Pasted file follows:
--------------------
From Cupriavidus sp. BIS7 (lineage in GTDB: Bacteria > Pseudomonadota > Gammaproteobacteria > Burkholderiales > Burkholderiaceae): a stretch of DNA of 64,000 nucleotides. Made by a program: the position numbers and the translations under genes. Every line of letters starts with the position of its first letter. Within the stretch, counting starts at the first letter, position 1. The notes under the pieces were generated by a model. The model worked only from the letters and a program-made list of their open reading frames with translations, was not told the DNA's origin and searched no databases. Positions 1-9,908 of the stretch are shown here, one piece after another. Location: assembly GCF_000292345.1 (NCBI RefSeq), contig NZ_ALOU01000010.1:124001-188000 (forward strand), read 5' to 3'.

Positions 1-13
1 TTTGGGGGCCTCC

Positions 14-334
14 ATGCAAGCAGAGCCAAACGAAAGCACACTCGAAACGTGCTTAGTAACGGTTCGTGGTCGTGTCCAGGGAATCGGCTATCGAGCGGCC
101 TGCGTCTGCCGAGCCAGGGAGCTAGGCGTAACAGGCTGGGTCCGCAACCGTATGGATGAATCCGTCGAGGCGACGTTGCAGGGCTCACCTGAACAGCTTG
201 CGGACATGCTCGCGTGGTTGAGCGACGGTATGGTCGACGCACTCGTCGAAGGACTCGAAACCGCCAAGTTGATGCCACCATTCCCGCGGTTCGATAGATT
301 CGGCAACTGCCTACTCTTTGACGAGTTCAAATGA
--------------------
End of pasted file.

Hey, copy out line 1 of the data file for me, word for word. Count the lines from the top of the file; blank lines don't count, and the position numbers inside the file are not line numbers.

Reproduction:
From Cupriavidus sp. BIS7 (lineage in GTDB: Bacteria > Pseudomonadota > Gammaproteobacteria > Burkholderiales > Burkholderiaceae): a stretch of DNA of 64,000 nucleotides. Made by a program: the position numbers and the translations under genes. Every line of letters starts with the position of its first letter. Within the stretch, counting starts at the first letter, position 1. The notes under the pieces were generated by a model. The model worked only from the letters and a program-made list of their open reading frames with translations, was not told the DNA's origin and searched no databases. Positions 1-9,908 of the stretch are shown here, one piece after another. Location: assembly GCF_000292345.1 (NCBI RefSeq), contig NZ_ALOU01000010.1:124001-188000 (forward strand), read 5' to 3'.